Pairing junior hockey players with local host families is no easy task. But this Anchorage woman has the formula.

Striker Cameron Morris can lead the Anchorage Wolverines in assists, but ticket coordinator Autumn Makar is the next level when it comes to putting players up.

How next level? Try NHL Caliber – The National Hockey League selected her as the Initial Most Valuable Hockey Mom in 2019 for the work she did for youth hockey programs in Anchorage.

In these days when Makar is not working, she is tasked with keeping track of all the players who come to Anchorage to play on its junior team in the North American Hockey League and the families they live with. It is reasonable to wonder how she does it. If you ask her, she will say to you with a hint of amusement: “I have a big spreadsheet.”

As is usual in junior hockey, the first-year franchise uses billeting to house players. The system is similar to a currency program. A host family provides a place to live for a young person who is willing to leave home and retire in pursuit of personal growth.

Finding the right fit for each player and their ticket family is complicated and does not require a small amount of due diligence on Makar’s part. Creating successful connections is crucial for the system to create positive results for everyone involved – player, family, team and society.

Makar, who grew up in Anchorage, has the background, personality and organizational skills to place the Wolverines players in the right place to make progress – on and off the ice.

Says Caroline Kirby, who along with her husband, Matt and four children, houses two players: “She’s amazing.”

Players and families must both complete questionnaires to start the process, and the forms are not just formalities.

In addition to establishing identity, players are asked, among a host of other things, about dietary restrictions, allergies, comfort with younger children, what, if any, second language they spoke at home, medical conditions, religious affiliations, and downtime interests.

Wolverines are just as vigilant in investigating families. The potential hosts must first undergo a background check. And then come the questions. Who lives there? How old are they? Any pets, and if so, what kind? Does anyone smoke? If yes, where? Religious affiliation, dietary restrictions among family members, medical problems, and household dynamics are all examined.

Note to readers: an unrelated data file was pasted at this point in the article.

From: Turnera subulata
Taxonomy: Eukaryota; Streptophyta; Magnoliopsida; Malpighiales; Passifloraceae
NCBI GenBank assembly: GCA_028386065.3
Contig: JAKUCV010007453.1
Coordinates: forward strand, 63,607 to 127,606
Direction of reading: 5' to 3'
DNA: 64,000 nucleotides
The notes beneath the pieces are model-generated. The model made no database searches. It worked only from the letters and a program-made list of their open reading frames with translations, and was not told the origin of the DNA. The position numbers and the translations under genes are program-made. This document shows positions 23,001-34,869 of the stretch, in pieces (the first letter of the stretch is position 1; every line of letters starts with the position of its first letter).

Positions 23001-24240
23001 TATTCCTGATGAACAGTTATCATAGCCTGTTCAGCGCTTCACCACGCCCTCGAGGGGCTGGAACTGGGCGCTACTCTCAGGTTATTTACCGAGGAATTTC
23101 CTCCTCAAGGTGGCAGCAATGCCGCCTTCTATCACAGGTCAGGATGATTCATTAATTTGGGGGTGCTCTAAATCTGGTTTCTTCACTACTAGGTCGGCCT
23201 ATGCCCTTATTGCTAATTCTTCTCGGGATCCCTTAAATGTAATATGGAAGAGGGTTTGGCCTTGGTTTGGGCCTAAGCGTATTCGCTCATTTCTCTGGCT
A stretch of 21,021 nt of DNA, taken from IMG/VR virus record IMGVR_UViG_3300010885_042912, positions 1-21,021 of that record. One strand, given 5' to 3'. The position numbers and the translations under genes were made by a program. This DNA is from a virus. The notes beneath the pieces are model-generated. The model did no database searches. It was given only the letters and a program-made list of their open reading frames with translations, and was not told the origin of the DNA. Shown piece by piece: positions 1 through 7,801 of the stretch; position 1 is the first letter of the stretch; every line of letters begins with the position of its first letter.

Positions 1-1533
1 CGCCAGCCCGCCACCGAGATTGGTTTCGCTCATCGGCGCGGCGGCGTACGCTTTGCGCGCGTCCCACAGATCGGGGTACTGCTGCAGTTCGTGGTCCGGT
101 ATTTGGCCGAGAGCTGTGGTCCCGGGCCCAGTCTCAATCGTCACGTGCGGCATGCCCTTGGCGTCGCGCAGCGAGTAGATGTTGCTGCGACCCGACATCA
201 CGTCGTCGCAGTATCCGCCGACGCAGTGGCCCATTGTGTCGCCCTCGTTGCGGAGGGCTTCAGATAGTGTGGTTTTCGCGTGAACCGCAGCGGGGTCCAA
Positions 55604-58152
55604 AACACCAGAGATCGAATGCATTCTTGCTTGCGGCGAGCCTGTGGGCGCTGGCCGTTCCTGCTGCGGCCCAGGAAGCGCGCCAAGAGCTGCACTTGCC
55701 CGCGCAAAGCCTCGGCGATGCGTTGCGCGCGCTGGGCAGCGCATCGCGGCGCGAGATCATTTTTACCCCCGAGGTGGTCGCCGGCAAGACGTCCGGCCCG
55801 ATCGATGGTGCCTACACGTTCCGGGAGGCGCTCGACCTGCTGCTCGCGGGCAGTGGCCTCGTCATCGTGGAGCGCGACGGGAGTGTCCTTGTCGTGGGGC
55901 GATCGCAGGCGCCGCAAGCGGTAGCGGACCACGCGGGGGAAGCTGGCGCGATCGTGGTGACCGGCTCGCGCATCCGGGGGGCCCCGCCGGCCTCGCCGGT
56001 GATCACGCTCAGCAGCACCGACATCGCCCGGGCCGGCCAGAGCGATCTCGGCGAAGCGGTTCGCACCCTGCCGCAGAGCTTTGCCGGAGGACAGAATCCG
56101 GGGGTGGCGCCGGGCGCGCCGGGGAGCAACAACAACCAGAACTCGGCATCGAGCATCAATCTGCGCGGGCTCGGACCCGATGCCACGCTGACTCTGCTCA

Put all the questionnaires from both piles together and you will understand why the coordinator uses a spreadsheet. The final exam for each potential ticket family is a home inspection by Makar.

Establishing compatibility sometimes goes beyond the standard issues or concerns of the applications.

When Kirbys considered the possibility of hosting, such a question was raised. Their children did not want anyone living in their house to swear.

“We do not use swear words in our house … my children go to primary school, so it’s clear they’re exposed to it,” Kirby said. “But it’s very personal to have someone in your home. They were just pretty passionate about someone not using bad language in our house … It seemed a little crazy to suggest it to Autumn, but she did it. “

Hunter Bischoff from Grand Rapids, Minnesota, and Bo Panasenko from Ukraine have lived with Kirby’s without incident.

Kirby said, “Hunter is incredible. He has not used a bad word all along.”

As for Panasenko: “If he swears in Russian, we would not even know it,” she said.

[Watching from Anchorage as a war unfolds, a young Ukrainian hockey player hopes to reconnect with family]

While players have to try their hand at Wolverines, potential host families have to make do with Makar. As a mother of hockey players and a longtime leader of youth teams, she knows well what an impact it can have on a teenage athlete to leave home.

“Hockey is a strange sport,” she said. “So many kids have to leave Alaska early. You always pray that others will take care of your child as their own. So that’s what I’m trying to do and help take care of the Wolverine kids who are here and away from their families. ”

Sometimes the close community of hockey facilitates this transition.

For Talon Sigurdson, his Minnesota Anchorage coach knew ticket parents Glen and Dawn Baileys through hockey circles. Their shared faith-based values ​​made the transition a smooth transition for the team’s leading goal scorer.

Similarly, Colton Friesen of Winnipeg, Manitoba joined the Schmitz household because he had played with the son of Jen and John Schmitz on a team in Maine. When Hunter Schmitz decided to play for Wolverines this season, he asked if his friend and former teammate could stay with them. Again, it was an easy fight.

The vast majority of Anchorage players who are accommodated, however, commit without firm established ties to the community. They come to Alaska hoping to build those ties.

Jen Schmitz can vouch for the friendships that come from accommodation.

“Hunter, when he travels, he makes sure to stop in St. Louis to see his ticket family, and they are like another family to him,” she said. “We were just down there living with them, and Colton’s family is here right now, his mom, dad and aunt, and they live with us, and we’re going around Alaska and showing them around.”

“It’s just really cool the way it works and you end up having close families all over it.”

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